I was not medically able to be a mother myself, and I really wanted to for a huge part of my life--in an ideal world, I wanted to have one child and adopt one child. Over the last ten years, I have resigned myself to the fact I don't really have the stamina anymore, my second husband has never really wanted kids, and I'm past wanting to raise a child now; I have accepted that my journey on the planet is a different one. However, since I did try to have a child for years and lost actual pregnancies, a part of me still and always mourns those losses. There is no one more pro-choice than myself on planet Earth that I've ever met, but when I was actively trying, the pregnancies I lost were real to me. Questions that went around my head and heart (things like this are not logical, they just are) included, Am I a mom? Was I ever a mom? If there is a heaven, are my kids there, will I be a mom there? One of my dear friends, one of two or three people I can even I can even mention these feelings to, told me yes, you were; yes, you are; yes, you will. Can I believe these things and still be pro-choice? I think so. It's not a black and white issue, and it gets a lot more gray when you fall into my category (whatever that is) and live a few decades.

Not getting to either have a mother or be a mother, at times I feel shut out of a huge part of not only life, but being female. A woman's life is far from pointless without children, and I am finding out just how NOT pointless it really can be. Society beats that whole issue to a pulp as well, and not just around Mother's Day. I love kids, I love moms, and I love women, but Mother's Day isn't a wonderful celebratory day in everyone's year.

Friday, May 8, 2009


I saw the exercise physiologist yesterday. I told him the last session had blown out the ankle so bad (it hasn't been the same since) that I was finally going to bite the bullet and go to a specialist about it. He recommended someone, and I have an appointment with them Tuesday. (More medical bills we can't afford! Whoopdedoo.)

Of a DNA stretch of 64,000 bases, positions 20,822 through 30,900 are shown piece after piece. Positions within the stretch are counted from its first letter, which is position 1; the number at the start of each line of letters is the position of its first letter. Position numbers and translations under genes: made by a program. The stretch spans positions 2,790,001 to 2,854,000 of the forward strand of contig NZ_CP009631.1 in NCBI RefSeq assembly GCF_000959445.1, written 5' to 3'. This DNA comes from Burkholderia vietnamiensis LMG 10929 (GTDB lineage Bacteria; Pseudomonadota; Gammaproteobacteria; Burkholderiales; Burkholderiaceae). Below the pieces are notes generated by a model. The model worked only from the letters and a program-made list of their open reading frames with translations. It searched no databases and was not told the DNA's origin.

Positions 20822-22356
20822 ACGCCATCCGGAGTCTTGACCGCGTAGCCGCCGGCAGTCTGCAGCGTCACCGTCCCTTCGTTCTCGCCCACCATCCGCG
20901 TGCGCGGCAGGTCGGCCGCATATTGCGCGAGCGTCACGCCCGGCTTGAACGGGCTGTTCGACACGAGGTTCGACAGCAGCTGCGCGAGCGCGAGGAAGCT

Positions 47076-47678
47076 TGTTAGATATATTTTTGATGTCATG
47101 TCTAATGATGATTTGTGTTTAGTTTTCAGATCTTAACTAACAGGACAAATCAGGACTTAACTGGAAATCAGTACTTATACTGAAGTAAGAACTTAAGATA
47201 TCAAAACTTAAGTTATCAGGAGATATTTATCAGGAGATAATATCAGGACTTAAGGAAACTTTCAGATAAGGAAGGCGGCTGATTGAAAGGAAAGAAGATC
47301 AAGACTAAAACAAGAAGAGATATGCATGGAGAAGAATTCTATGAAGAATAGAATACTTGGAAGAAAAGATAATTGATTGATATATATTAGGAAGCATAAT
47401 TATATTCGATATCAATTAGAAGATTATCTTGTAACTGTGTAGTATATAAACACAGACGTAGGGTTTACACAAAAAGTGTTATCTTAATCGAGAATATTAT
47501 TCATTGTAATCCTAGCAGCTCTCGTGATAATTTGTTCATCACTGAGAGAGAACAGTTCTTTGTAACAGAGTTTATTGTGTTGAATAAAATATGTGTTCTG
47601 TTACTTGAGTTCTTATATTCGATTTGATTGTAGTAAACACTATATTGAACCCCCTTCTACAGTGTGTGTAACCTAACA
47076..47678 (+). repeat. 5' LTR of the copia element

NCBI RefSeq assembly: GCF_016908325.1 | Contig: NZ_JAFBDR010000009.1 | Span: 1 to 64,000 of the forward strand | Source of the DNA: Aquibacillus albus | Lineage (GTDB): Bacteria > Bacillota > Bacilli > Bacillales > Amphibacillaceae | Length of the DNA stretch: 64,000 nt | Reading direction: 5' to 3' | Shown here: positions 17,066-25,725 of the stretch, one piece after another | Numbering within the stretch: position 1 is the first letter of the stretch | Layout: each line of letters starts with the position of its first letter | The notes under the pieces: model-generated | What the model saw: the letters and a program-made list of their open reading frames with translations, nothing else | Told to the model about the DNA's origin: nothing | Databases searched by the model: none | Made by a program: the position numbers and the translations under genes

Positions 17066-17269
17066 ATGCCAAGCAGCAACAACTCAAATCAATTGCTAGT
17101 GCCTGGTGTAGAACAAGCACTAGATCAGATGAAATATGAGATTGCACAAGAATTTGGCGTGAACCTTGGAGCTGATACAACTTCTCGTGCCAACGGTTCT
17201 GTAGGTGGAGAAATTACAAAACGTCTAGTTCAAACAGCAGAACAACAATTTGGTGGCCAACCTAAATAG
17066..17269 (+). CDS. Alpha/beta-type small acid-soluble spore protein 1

It surprised me how much even the strength training hurts it. My fear is that they won't be able to find anything wrong with it, but something has to be wrong with it, or it wouldn't be feeling like this. I did break it pretty badly back in the day (almost 25 years ago). It has been giving out randomly for the last ten years. The last year, though, it has given out more and more frequently, every few months, and then down to every few weeks.

I have my six-month session with the exercise physiologist next month, and the six-month nutritionist appointment a couple of days later. Then we resubmit to insurance for approval and after approval, I get the pre-surgery stuff done and voila! Surgery should definitely be in early July. I have to miss some fun stuff this summer while I recover, but there will continue to be fun stuff going on in the future--and hopefully, it will be a lot more fun for me because I won't have this permanent case of the drag-ass/lack of stamina that my weight exacerbates now. I was never a super high-energy person, even as a kid, but I have bursts of energy when something fun is going on. Hopefully I will get them more often!


I heard an old friend of mine, younger than myself, was diagnosed with ovarian cancer yesterday. This is the third person I know under the age of 40 to get cancer JUST THIS YEAR. I know there are no guarantees in life and all that, but still want to know why all the nice people get cancer while the psychotic jackasses (thank you, "Veronica Mars") seem to live forever.

Edit, a few days later: my friend had a 10-pound benign tumor removed by emergency surgery. Woohoo!!!

Wednesday, May 6, 2009

Nutritionist appointment, 5 months in

This picture is from my girls' night out last weekend, not the nutritionist...these were Derby Punches, in honor of the Kentucky Derby--bourbon and lemonade from someone's grandma's recipe. The cool glasses had all the Derby stuff on them and you could buy them for a buck and keep 'em, so I bought mine. I have always wanted to go to the Kentucky Derby just so I could wear the big picture hat, but in reality, I think I just want the hat.


I saw my nutritionist Monday. She was very encouraging and told me what a great job I was doing, which felt really good...I just feel like I'm treading water so much of the time. I had lost a couple of pounds, which surprised me because I haven't been exercising (my ankle is still popping and sore--my regular doc is sending me a written referral to have it looked at; one of my tasks for today is to find an orthopedist my insurance covers and to make the appointment). I've stayed within five pounds of what I was when I first went in to see her, but I still weigh less than I did at the beginning.